Painting colour and detail
The animal kingdom is full of colour and unique ornamentations, and depicting them is crucial to creating realistic animals, says Brynn Metheney
Nature is full of amazing adaptations and traits. Bright colours, fluorescent patterns, tusks, horns, dewlaps and much else – traits used for camouflage, attracting mates, intimidation, battling rivals or finding food. These details can make your animal drawings pop and it all begins with drawing, of course.
I’ll start by finding the structure of forms like crests and horns with pencil. It’s important to add in texture and an indication of volume. Perspective is important when it comes to horns and antlers, so I’ll break things into shapes and planar views.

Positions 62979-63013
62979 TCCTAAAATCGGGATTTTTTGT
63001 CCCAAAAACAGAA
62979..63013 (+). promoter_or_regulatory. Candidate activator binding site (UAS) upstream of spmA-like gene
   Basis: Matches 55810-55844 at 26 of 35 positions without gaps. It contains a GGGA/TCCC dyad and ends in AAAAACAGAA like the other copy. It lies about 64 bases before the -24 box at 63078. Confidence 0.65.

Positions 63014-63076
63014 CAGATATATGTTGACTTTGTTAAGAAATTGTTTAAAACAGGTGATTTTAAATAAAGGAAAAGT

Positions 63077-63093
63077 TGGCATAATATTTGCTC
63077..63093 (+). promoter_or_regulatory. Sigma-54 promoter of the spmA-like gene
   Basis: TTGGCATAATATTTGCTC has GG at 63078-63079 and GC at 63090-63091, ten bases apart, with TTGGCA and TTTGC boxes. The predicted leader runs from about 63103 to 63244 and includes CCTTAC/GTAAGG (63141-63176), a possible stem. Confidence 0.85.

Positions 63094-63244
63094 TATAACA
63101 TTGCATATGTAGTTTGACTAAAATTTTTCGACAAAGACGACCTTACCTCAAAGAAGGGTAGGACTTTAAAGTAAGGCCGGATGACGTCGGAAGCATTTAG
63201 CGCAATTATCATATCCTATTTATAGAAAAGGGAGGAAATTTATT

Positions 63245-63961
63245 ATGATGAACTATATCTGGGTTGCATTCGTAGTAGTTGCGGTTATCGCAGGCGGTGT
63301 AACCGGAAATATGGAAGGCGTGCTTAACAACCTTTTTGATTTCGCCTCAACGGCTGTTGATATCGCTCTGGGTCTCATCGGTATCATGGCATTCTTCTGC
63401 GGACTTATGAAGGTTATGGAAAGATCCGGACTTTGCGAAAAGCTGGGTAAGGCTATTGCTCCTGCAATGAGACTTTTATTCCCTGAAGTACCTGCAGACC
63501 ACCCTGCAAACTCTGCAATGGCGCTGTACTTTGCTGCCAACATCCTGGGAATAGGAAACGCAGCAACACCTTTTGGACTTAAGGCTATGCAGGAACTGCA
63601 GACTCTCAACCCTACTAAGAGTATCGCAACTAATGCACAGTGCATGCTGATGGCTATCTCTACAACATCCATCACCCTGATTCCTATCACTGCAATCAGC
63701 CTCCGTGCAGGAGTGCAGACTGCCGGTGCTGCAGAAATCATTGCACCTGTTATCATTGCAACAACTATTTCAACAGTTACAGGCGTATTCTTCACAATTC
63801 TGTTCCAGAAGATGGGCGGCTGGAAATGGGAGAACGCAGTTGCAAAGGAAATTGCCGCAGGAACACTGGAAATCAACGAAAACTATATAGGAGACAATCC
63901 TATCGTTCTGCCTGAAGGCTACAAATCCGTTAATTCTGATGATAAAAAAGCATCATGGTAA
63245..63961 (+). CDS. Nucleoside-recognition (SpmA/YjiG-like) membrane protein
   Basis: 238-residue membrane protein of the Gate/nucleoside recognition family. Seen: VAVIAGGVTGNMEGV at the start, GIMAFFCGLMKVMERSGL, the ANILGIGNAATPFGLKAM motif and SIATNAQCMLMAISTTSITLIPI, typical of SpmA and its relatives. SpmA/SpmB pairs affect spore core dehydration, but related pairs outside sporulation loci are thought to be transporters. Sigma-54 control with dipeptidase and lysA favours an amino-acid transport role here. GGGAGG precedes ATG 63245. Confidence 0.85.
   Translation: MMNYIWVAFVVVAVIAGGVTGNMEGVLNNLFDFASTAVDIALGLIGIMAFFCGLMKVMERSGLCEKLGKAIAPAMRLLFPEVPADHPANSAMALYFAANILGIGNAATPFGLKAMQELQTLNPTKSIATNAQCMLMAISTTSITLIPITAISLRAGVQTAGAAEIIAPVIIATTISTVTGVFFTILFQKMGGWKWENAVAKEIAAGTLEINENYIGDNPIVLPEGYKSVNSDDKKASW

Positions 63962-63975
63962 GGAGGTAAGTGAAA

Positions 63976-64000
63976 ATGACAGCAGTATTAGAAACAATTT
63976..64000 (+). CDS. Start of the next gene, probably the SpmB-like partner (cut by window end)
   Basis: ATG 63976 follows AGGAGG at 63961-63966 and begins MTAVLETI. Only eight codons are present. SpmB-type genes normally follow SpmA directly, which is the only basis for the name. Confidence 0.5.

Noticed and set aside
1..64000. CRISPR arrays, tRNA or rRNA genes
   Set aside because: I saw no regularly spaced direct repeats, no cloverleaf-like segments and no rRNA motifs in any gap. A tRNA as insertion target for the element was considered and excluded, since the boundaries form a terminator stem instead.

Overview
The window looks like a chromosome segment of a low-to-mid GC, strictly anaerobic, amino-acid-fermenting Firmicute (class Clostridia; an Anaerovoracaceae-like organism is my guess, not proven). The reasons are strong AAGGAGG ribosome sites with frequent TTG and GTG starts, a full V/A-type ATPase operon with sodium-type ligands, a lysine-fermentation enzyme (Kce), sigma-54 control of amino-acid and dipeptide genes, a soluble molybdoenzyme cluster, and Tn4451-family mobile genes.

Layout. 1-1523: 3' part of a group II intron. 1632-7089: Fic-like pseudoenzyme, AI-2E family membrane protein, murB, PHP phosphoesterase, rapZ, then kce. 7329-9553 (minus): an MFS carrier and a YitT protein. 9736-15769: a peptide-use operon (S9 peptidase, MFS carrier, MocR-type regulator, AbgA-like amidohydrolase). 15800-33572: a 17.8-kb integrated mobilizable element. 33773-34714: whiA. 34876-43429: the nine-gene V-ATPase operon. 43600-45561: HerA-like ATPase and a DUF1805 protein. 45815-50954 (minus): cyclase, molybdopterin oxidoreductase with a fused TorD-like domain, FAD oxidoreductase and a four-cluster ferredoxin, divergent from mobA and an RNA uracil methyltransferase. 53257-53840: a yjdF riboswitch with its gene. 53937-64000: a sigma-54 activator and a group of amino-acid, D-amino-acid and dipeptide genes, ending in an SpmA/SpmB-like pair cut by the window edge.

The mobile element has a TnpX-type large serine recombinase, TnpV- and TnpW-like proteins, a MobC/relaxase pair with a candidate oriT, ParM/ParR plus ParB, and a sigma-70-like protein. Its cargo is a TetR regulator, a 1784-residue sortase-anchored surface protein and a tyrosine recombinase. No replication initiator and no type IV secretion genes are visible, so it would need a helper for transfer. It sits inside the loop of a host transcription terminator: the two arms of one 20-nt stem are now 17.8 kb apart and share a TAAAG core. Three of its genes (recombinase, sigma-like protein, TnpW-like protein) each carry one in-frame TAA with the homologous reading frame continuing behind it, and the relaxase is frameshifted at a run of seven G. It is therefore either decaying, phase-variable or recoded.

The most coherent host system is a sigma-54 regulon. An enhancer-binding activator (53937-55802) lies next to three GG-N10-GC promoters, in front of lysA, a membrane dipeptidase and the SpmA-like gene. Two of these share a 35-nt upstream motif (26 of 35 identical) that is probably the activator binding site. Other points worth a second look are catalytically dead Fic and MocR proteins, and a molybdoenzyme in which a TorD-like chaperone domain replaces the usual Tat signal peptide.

You’ll want to map out where your highlights and shadows will be. Working in marker, I’ll be building up from lights to darks and plotting out my whites.
Layering colour is key, too. Nature doesn’t just come in 12 colours, there are lots of colours in between. Don’t be afraid to throw a bit of green into that giraffe or a bit of blue into that elephant. It’ll help keep the colour from looking flat and make it feel like the animal could be in an environment. Any type of marker you’re comfortable with will do for this. In fact, almost any medium you use will abide to the same principles of colour and design. Only the method of application changes.